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Stock Allocation - equal split?
Tom Bards
Posted: 18 May 2018 15:30:55(UTC)
#21

Joined: 28/06/2017(UTC)
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Why not just copy what the fund managers you respect are doing? Judging by people's stock holdings on here, that is exactly what they do. You can tell those who like Terry Smith/Train/Buffett because they will be holding Unilever, Diageo, Microsoft, Apple etc.

Given the amount of research available to these managers it is not a bad strategy at all. If you respect these managers then the work has already been done for you.
2 users thanked Tom Bards for this post.
John Miskelly on 18/05/2018(UTC), Aminatidi on 19/05/2018(UTC)
King Lodos
Posted: 18 May 2018 17:29:51(UTC)
#24

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If you go the quality large-cap route, the fact is you'll be fishing from a very small pond.

If I found a really great UK/European brand, large enough for LT/Fundsmith, I'd probably have to do even more research to work out why they hadn't .. Adidas was an example of that.

Trying to beat these firms on research is going to be a losing battle – so then the question is: why not just buy the funds?


Among your few advantages are size, time-scale and concentration .. You can act quicker; think longer; and you only have to hold the best 6 (or so) ideas.

The problem with just holding the obvious stocks is those aren't usually where the outperformance comes from .. In the case of LT Global recently, it's mostly come from Japan and Nintendo .. With Fundsmith, it's tended to come from opportunities like Domino's, when it was very cheap – the top positions tend to be the most index-like .. But what you can at least do is break down a very complex problem into a more manageable problem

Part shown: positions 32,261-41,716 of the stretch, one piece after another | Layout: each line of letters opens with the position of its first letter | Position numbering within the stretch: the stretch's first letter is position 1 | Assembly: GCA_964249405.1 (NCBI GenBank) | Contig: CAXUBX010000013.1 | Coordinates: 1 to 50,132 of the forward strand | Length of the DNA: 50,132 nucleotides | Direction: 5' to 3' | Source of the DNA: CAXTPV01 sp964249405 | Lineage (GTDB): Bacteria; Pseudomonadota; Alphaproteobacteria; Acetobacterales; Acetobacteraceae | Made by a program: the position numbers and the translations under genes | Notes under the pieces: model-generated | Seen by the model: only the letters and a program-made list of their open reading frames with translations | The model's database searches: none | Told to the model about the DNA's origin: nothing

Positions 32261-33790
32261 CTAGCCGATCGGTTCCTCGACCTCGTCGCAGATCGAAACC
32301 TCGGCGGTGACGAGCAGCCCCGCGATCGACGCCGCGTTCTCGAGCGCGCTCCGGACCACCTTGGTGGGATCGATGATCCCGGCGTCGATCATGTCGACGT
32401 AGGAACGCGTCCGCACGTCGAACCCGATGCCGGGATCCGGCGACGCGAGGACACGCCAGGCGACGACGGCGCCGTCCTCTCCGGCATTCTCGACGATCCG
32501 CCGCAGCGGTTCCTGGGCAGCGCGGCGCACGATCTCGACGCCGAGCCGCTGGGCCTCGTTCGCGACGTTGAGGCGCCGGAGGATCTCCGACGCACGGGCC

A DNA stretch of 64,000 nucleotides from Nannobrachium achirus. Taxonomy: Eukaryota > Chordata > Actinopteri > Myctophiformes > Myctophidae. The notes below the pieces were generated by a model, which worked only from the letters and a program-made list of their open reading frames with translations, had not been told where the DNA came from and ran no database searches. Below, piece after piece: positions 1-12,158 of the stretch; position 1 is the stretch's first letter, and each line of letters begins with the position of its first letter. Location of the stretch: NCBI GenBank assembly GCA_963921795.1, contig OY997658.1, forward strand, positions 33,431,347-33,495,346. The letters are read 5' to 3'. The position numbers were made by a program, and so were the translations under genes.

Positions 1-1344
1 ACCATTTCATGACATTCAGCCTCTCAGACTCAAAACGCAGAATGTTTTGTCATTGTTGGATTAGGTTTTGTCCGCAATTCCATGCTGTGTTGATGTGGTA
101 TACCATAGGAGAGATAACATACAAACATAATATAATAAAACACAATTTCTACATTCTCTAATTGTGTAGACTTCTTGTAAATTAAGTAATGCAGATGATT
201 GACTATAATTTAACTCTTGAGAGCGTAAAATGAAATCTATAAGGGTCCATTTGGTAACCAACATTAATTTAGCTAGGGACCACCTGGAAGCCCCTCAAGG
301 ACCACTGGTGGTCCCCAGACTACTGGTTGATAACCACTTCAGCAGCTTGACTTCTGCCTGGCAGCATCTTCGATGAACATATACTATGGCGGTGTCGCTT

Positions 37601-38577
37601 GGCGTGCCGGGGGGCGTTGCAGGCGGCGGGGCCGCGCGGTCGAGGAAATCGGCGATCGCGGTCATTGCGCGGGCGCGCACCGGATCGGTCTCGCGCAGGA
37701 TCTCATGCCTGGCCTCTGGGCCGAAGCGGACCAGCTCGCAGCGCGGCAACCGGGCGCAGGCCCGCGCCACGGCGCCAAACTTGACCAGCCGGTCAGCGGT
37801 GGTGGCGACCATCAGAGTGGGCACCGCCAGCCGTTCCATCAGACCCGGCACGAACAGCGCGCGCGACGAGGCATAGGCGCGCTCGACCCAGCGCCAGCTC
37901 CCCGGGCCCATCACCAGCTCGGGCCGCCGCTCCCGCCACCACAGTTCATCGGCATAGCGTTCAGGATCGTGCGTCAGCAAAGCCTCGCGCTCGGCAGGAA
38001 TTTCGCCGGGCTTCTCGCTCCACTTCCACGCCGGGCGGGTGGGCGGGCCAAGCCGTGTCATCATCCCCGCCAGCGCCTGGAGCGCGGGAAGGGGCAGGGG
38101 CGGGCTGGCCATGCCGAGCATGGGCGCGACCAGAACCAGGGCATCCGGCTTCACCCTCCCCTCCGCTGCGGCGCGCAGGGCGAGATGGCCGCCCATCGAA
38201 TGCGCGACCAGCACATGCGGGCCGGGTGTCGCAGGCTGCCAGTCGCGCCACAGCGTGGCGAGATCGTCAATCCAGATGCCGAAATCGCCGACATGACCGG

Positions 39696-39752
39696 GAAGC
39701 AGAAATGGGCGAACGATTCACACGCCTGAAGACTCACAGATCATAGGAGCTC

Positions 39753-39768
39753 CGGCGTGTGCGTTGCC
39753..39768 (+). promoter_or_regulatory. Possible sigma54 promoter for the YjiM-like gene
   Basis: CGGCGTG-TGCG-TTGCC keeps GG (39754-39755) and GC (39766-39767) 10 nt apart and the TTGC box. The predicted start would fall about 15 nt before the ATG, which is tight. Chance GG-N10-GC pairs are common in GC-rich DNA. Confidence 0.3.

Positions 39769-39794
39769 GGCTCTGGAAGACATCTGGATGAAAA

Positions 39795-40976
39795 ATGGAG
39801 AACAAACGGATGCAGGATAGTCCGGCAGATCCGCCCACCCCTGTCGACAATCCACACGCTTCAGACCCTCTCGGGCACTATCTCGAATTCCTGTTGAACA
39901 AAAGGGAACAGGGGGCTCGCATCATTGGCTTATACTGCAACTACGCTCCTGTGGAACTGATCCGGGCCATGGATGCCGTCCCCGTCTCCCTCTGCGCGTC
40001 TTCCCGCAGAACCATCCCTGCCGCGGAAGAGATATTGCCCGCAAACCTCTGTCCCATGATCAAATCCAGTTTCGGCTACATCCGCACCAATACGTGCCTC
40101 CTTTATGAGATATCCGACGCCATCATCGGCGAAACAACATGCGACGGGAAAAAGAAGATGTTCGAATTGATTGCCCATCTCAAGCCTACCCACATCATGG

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Aminatidi on 19/05/2018(UTC)
Aminatidi
Posted: 19 May 2018 07:18:26(UTC)
#22

Joined: 29/01/2018(UTC)
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Tom Bards;62502 wrote:
Why not just copy what the fund managers you respect are doing? Judging by people's stock holdings on here, that is exactly what they do. You can tell those who like Terry Smith/Train/Buffett because they will be holding Unilever, Diageo, Microsoft, Apple etc.

Given the amount of research available to these managers it is not a bad strategy at all. If you respect these managers then the work has already been done for you.


Quite, and I'd say that's exactly what I'm doing as I don't think there are any "surprises" or originality in my choices.

@KL I take the point on why not just buy the funds, and I am, it's where 90% of my invested money is, but without wishing to sound dramatic, those particular fund managers may not want to do what they do forever so at some point it feels prudent to try and get my head around the basics.

Plus the point on concentration too.

Anyway, once the errands are done it looks like I'm reading Buffettology.
1 user thanked Aminatidi for this post.
King Lodos on 19/05/2018(UTC)
Tom Bards
Posted: 19 May 2018 08:00:04(UTC)
#23

Joined: 28/06/2017(UTC)
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Was thanked: 117 time(s) in 67 post(s)
Aminatidi;62519 wrote:
Tom Bards;62502 wrote:
Why not just copy what the fund managers you respect are doing? Judging by people's stock holdings on here, that is exactly what they do. You can tell those who like Terry Smith/Train/Buffett because they will be holding Unilever, Diageo, Microsoft, Apple etc.

Given the amount of research available to these managers it is not a bad strategy at all. If you respect these managers then the work has already been done for you.


Quite, and I'd say that's exactly what I'm doing as I don't think there are any "surprises" or originality in my choices.




Well, there's nothing wrong with that but if you're were looking for slightly less standard holdings but still held by Smith/Train then why not consider Amadeus IT Group or Intuit. Intuit especially I would recommend, excellent company.